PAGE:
Wednesday’s Headlines: The ‘ICYMI’ Edition

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Welcome to 2019. But before we start the year, let’s review a few stories you might have missed in the waning days of 2018:

  • The New York Times ran a story about how bad traffic is in NYC — yet never mentioned the root cause is a pro-car political culture. In the same issue, the editorial board basically capitulated to the Yellow Vests in France on carbon taxes and climate change.
  • The Paper of Record also ran a story about how people in Arizona are pelting driverless cars with rocks and garbage. (NY Times)
  • In Pittsburgh, where state transportation officials recently allowed Uber to restart autonomous vehicle tests, the city is crafting rules requiring companies to report traffic incidents involving self-driving cars. (Post-Gazette)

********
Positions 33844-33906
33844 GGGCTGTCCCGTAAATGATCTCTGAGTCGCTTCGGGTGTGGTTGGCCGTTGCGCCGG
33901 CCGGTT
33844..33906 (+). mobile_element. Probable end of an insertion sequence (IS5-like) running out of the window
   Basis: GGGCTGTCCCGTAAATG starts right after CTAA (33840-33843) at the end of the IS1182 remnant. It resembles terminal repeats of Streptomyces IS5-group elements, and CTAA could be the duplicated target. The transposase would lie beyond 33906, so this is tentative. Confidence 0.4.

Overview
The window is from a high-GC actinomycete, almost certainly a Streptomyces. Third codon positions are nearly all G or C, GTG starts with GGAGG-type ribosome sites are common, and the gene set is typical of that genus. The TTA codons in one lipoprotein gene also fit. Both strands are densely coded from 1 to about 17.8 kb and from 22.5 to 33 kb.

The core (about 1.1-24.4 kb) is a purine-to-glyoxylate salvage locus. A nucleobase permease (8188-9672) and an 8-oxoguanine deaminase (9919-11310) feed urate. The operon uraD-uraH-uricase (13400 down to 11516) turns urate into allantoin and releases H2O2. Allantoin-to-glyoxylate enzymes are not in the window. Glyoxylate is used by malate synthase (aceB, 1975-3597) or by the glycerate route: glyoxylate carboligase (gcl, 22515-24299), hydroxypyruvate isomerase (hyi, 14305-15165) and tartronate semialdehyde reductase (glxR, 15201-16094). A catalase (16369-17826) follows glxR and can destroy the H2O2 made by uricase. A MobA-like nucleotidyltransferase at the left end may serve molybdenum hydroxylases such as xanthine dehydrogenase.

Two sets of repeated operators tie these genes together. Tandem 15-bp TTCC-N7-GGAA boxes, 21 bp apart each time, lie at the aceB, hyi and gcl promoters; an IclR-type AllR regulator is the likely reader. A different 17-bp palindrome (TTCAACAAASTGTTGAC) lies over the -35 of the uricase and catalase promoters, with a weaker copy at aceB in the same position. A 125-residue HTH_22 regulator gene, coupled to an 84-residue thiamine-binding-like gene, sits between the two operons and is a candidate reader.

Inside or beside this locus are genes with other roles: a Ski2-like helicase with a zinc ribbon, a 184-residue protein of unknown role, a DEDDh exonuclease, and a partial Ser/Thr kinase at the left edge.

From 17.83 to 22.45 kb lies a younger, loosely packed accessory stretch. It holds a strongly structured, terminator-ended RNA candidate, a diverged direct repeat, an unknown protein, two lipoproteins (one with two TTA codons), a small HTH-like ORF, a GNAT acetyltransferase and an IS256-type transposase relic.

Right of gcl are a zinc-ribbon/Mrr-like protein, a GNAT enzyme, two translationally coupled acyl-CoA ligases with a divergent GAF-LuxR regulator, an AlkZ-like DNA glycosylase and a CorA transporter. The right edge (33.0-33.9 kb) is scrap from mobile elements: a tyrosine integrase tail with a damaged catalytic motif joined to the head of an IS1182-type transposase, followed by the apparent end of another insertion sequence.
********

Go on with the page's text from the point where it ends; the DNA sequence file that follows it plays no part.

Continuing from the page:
• Maryland commuters awaiting the D.C. Metro’s  Purple Line can literally see the light at the end of the tunnel. (WTOP)
  • St. Paul’s first-ever pedestrian plan keeps it simple, stupid: Build more sidewalks and do a better job of keeping them clear. (Next City)
  • A new study found that public transit is 10 times safer than driving cars, and inter-city rail is 18 times safer. (Safety and Health)
  • Charlotte is sprucing up its South End rail-trail with some colorful public art. (Observer)
  • The San Antonio Express-News endorsed Mayor Ron Nirenberg’s plan to for bus rapid transit and 40 miles of bike and scooter lanes.
  • Seattle is considering using automated cameras to catch drivers who block bus lanes. (Times)
  • New Orleans officials have a decision to make, as Connect the Crescent’s temporary bike lanes are coming to an end. (Times-Picayune)
  • Somebody turn this into a Drake meme: Four States Homepage reports that Missouri legislators want to let drivers turn left on red (gee, what could go wrong?), and according to WTOP, D.C. transportation officials want to ban right turns on red (yep).
  • Rolling coal is so 2014. (Ottawa Citizen)

Monday’s Headlines: Year-in-Review Edition